FILE - In this Jan. 3, 2017, file photo, newly recruited Shiite fighters, known as Houthis, mobilize to fight pro-government forces, in Sanaa, Yemen. Roadside bombs disguised as rocks in Yemen bear similarities to others used by Hezbollah in southern Lebanon and by insurgents in Iraq and Bahrain, suggesting at the least an Iranian influence in their manufacturing, a report released Monday, March 26, 2018, by Conflict Armament Research alleges. The report comes comes as the West and United Nations researchers accuse Iran of supplying arms to Houthis, who have held the country’s capital since September 2014. (AP Photo/Hani Mohammed, File) Image Credit: AP

While deliberating on the War in Yemen, it is important to remember that Saudi Arabia neither started nor welcomed this conflict. Rather, the Kingdom was drawn into it due to the threat posed on its southern border. In recent weeks, the threat has escalated to a barrage of ballistic missile and drone attacks on Riyadh and southern Saudi cities, as well as an attack on a Saudi oil tanker in the Red Sea. Saudi air defence forces were able to intercept Wednesday’s attack by the Iran-backed Al Houthis to prevent injury and loss of life, but it is quite likely that the threat is intensifying. These attacks demonstrate that the Iranians are doubling down on their efforts to prevent the legitimate government of Yemen from restoring order.

Iran’s malignant activity aims to destabilise the region and some of America’s staunchest allies in the Gulf. In addition to providing material support and weaponry to Al Houthi militias in Yemen, Tehran has meddled in the internal affairs of Bahrain, home of the United States’ Fifth Fleet. Just last month, the government of Bahrain uncovered a terrorist cell supported by the Iranian Revolutionary Guard Corps that included sites to manufacture and store improvised explosive devices.

While Iranian influence must be curbed in Iraq, Syria and the Gulf states, Yemen is of particular importance to Tehran because it gives the regime influence in the Bab Al Mandeb Strait, establishing them with a strategic advantage in two of the three maritime chokepoints in the region. If the US fails to provide military support to the Saudis in Yemen, it is likely that the country will fall into the hands of Iran, marking another territory for the Shiite crescent. The destabilising impact on not only the region, but the globe, of another nation falling into the hands of the Islamic Republic should not be lost on the US Congress or the administration of Donald Trump.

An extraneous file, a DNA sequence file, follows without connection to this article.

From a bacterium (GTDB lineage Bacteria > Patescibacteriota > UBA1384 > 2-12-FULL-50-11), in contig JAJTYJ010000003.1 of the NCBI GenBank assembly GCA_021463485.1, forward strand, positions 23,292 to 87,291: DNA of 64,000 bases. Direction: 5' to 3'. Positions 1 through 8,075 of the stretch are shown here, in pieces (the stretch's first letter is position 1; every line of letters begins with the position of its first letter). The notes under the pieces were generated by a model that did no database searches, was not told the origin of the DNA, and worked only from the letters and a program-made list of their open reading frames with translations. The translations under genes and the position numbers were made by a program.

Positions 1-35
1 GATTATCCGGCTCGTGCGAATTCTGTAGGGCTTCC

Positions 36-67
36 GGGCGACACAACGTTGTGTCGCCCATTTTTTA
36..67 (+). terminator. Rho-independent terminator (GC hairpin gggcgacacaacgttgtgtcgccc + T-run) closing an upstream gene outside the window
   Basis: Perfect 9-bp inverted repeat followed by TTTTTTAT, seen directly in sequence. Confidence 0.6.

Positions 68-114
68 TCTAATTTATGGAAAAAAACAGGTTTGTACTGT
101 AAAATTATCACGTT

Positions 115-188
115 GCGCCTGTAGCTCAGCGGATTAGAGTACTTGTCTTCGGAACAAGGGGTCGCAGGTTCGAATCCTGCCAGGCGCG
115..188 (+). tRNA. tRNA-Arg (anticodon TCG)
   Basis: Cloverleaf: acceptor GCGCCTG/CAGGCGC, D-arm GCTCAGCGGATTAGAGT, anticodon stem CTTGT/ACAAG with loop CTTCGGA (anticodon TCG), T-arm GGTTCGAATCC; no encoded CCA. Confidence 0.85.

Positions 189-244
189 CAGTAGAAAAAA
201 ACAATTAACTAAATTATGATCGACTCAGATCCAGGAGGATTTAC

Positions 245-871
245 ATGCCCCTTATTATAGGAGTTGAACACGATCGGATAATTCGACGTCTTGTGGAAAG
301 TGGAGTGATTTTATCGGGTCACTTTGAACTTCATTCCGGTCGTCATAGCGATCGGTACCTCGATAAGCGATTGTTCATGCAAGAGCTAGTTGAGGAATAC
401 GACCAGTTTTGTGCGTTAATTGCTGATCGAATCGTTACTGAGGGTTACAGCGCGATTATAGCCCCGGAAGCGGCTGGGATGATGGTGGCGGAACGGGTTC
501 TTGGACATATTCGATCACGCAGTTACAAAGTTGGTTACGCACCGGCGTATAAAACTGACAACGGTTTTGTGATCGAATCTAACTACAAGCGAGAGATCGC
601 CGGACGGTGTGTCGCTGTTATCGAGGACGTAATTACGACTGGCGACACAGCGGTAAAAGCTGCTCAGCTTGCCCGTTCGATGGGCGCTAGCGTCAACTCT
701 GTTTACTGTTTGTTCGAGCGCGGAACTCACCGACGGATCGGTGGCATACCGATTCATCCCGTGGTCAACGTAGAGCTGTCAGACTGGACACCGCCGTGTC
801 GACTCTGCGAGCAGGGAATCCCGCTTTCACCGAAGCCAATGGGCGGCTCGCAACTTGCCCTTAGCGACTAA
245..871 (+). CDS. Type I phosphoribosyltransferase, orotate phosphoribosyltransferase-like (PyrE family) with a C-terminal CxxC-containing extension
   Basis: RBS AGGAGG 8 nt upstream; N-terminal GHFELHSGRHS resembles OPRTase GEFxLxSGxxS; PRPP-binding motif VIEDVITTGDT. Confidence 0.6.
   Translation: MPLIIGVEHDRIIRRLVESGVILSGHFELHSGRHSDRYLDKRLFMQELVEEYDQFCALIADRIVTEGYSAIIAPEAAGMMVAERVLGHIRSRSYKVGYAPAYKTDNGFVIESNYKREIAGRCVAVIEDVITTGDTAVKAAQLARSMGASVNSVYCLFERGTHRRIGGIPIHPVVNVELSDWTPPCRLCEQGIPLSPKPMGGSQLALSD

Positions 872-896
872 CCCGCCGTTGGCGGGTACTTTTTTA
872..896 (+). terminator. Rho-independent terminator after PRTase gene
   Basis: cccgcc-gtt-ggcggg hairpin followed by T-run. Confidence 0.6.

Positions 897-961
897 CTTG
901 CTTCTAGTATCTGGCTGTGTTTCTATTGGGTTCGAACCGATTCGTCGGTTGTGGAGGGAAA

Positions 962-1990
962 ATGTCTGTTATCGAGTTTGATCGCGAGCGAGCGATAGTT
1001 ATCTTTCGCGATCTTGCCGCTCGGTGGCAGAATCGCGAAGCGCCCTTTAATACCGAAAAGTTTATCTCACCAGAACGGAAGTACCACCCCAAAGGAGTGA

The US can assist the Saudis and Emiratis constrain Iranian hegemony and return the legitimate government to power in Yemen. If the Al Houthis do not see a path to victory, they will be forced to cease fighting and come to the negotiating table, and will do so in accordance with United Nations Security Council (UNSC) Resolution 2216, adopted in 2015, requiring all warring parties to “immediately and unconditionally end violence and refrain from further unilateral actions that threaten political transition”. Action by the UNSC on Yemen not only further legitimises Saudi Arabia’s engagement in Yemen, but binds the US and all UN members — 193 nations — pursuant with Article 25 of the Charter. Restoring the legitimately elected government in Yemen will counter Iranian hegemony in the region, as well as reduce the planet’s single greatest humanitarian crisis.

In Yemen, 22 million people, almost 80 per cent of the population, are in dire need of humanitarian assistance. Eleven million children, including 400,000 suffering from severe malnutrition, are in urgent need of aid for survival. Another two million people have been displaced and more than one million people have contracted cholera. Basic necessities such as food, clean water and access to medical care are scarce. Since Yemen imports almost 90 per cent of its food, Al Hudaidah port is critical in providing aid and relief to prevent famine and the spread of disease. The Iran-backed Al Houthis control the port for their own nefarious purposes, such as smuggling weapons from Iran.

Since the beginning of the Saudi-led coalition, approximately 10,000 Yemenis have died in the conflict. The failure of the administration of former US president Barack Obama to act in Syria made way for not only Iran and Russia, but also terrorist organisations that have decimated the population. The US Congress should understand that suffering in Yemen will only increase, not abate, if the US ends support for the Saudi-led coalition. In the absence of US support, a security vacuum will leave Yemen more vulnerable to terrorist organisations, Iran, and Russia, leading to a devastating loss of life.

Earlier this month, almost $2 billion (Dh7.35 billion) in aid was pledged to the crisis in Yemen, with $930 million coming from Saudi Arabia and the UAE. The donation demonstrates the value of the Arabian Peninsula to the Gulf states.

Counterintuitive as it may seem, as Congress prepares to debate on how to balance US and allied interests with the lives of innocent Yemenis, they must remember that the more support they provide to the Saudi-led coalition, the more protected civilians will be. Saudi Arabia has taken a role in countering Iranian hegemony and preserving their own security, but it needs US support to fulfil its objective.

Saudi Arabia, a critical ally and military partner of the US in the Middle East, is essential to the peace and security architecture of the region. The Kingdom is not at war with innocent Yemenis, but rather fighting Al Houthis in response to the threat posed to their own sovereignty.

Caitlin Miller is an analyst. She had previously worked for the International Institute for Strategic Studies — Middle East, and Republican members of Congress in both the US House of Representatives and the US Senate. You can follow her on Twitter: @_CaitMiller.